When Chihana's case was brought to court, in October, crowds of as many as 30,000 surrounded the High Court in Lilongwe to show their support. After the first two weeks of trial, these crowds were met by harassment and beatings by the police and the ruling party's youth wing, the Young Pioneers. At least five people are believed to have died as a result of beatings at the hands of government forces, and many more were arrested. On November 4, Chihana's car was stoned as he was leaving the court and his lawyer, Bazuka Mhango, and a bodyguard were slightly injured. By mid-November, arguments in the case had closed and Chihana was awaiting the judge's verdict.
On October 18, as he attacked dissidents for "spreading all kinds of false allegations," Life-President Banda announced "a referendum on the question of whether people want our present one-party system or want to switch to the multiparty system of government." Banda stated that he was confident that "his people" would "reject the chaos and disunity of multiparty politics" and stated that he hoped to hold the referendum as soon as possible. President Banda also stated that international observers couldmonitor the referendum and that the International Committee of the Red Cross (ICRC) would be invited to inspect Malawi's prisons.
Two days later, however, Orton Chirwa, one of Malawi's most famous political prisoners, died in detention. He and his wife, Vera, had been abducted from Zambia in 1981. In 1983, they were convicted of treason and sentenced to death, a sentence later commuted by President Banda to life imprisonment. They were tried before a "traditional court" which did not conform with basic international norms: for example, they were not allowed a defense lawyer or the right to call witnesses on their behalf.
Although the cause of Orton Chirwa's death is unclear, he was 73 years old and had been kept in harsh conditions. A delegation of British lawyers who managed to meet the Chirwas in September found that he was in poor health. He had been tortured and mistreated at various times during his 11 years of imprisonment. As just one example, in October 1992, Chirwa was forced to squat on the floor for two days with arm and leg-irons chained to a metal rod behind his knees. The results of the government's autopsy have yet to be publicly released.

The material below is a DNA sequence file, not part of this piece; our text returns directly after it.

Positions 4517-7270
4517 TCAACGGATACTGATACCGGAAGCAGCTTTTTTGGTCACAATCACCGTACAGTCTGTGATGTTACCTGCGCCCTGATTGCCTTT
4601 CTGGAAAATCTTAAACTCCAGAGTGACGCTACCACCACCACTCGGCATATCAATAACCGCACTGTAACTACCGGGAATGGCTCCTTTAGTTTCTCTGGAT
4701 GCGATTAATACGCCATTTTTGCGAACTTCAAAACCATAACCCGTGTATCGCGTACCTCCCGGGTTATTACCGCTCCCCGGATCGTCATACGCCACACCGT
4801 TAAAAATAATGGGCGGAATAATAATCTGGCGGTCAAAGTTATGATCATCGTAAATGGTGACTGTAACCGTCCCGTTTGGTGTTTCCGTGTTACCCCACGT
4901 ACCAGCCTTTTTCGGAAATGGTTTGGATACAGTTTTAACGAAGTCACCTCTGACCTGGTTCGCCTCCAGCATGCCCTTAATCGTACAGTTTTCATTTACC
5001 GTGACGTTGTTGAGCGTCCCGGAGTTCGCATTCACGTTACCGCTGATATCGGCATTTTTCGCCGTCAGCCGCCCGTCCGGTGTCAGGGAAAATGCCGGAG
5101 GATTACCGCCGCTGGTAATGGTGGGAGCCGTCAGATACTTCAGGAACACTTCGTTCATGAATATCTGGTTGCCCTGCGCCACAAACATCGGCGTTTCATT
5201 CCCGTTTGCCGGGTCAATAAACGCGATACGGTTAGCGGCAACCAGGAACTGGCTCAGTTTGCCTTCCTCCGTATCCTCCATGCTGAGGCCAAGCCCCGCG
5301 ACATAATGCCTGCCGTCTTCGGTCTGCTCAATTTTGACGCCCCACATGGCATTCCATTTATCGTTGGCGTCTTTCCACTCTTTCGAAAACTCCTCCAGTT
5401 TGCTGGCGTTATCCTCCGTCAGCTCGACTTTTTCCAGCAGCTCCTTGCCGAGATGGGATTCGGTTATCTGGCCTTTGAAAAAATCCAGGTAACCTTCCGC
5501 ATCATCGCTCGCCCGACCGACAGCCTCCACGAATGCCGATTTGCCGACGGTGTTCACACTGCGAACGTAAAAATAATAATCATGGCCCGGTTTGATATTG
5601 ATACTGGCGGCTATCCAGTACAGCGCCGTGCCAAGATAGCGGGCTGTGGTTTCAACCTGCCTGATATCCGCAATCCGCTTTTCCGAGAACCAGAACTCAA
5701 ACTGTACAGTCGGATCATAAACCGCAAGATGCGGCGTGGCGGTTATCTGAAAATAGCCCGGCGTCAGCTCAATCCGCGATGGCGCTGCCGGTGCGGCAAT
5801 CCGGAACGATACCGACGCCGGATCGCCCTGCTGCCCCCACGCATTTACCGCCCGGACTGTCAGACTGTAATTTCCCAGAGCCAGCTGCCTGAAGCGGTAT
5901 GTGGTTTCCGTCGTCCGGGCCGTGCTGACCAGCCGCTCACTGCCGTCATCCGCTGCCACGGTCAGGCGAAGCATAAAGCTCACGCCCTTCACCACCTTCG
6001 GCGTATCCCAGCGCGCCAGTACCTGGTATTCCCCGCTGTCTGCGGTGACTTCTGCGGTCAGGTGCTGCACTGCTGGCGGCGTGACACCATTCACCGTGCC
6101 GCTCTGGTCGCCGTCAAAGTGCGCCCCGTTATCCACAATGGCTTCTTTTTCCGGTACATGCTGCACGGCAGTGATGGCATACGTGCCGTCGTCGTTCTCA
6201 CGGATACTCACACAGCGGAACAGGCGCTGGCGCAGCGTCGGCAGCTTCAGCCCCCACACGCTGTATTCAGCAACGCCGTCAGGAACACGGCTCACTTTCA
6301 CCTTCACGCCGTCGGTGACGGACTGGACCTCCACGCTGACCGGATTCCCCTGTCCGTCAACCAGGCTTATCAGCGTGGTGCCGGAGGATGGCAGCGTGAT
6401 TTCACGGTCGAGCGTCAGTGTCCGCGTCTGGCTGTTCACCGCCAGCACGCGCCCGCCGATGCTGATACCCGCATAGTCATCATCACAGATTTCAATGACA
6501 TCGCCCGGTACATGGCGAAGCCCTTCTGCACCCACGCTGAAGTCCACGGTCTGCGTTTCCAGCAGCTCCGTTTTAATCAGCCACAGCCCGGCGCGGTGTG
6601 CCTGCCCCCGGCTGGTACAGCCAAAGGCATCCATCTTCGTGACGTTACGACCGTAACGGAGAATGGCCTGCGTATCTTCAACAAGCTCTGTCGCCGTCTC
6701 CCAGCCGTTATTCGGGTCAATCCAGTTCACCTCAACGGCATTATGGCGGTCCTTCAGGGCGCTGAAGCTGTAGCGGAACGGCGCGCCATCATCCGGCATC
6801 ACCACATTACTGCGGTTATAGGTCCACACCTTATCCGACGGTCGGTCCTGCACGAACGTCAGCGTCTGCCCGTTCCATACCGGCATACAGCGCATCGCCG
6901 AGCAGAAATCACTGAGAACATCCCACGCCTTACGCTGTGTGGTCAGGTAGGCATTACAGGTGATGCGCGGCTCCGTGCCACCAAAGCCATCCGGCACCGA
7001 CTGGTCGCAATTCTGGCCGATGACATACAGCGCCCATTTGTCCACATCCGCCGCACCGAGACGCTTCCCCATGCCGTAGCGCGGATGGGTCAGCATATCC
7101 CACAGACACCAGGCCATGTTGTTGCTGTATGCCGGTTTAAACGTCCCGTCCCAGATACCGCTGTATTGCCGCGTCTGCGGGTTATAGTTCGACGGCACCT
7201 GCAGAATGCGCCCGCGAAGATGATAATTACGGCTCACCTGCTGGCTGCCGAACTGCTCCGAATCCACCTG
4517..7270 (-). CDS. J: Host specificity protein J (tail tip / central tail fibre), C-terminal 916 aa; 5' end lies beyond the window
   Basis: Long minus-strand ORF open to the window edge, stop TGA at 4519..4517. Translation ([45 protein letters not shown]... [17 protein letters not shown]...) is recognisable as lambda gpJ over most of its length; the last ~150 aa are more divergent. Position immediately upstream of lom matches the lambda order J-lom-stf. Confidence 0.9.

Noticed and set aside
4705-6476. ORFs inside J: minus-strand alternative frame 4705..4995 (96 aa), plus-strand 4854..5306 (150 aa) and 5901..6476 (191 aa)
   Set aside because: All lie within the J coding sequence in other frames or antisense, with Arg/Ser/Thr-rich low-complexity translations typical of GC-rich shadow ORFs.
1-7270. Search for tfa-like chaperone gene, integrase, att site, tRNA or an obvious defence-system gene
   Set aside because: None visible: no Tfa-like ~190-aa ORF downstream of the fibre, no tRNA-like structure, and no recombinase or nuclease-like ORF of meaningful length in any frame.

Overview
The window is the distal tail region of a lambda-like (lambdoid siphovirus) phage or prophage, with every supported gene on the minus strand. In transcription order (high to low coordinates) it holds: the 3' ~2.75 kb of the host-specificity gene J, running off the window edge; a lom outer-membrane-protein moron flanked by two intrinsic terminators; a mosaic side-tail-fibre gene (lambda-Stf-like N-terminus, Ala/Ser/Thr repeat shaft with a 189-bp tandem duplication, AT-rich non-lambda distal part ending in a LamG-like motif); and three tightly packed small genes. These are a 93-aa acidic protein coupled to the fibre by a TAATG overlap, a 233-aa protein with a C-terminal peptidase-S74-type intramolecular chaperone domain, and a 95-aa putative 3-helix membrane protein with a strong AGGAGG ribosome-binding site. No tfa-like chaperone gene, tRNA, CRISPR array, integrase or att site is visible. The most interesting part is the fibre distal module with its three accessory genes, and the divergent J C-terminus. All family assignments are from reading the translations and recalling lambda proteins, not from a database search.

Vera Chirwa is still being held at Zomba Central Prison and was not permitted to attend her husband's funeral. When she and her husband met with the delegation of British lawyers in September 1992, it was the first time she had seen her husband in eight years. In November, her family, which was in Malawi to attend Orton's funeral, was allowed to visit her for 45 minutes. Family members stated that she appeared strong emotionally, but had lost weight and was physically weak.
The Right to Monitor
There are no human rights monitoring organizations in Malawi. Given the government's harsh response to even the most simple political criticism from well established organizations such as the Catholic Church, it is apparent that human rights activity would be extremely dangerous and would be met with immediate suppression.
Actions by the World Bank and Major Donor Countries
In a significant break from the past, Malawi's major donor countries met in Paris in May and decided to freeze most of their bilateral aid to Malawi for fiscal years 1992 and 1993, with the exception of drought and refugee-related assistance. A Malawian request for $74 million in development assistance was refused. A press release at the conclusion of the meeting expressed "deep concern about the lack of progress in the area of basic freedoms and human rights." The donors decided to meet again in six months to determine whether there had been "tangible and irreversible evidence of a basic transformation in the way Malawi approaches these matters, so that there is a fundamental shift in the way human rights in Malawi are viewed."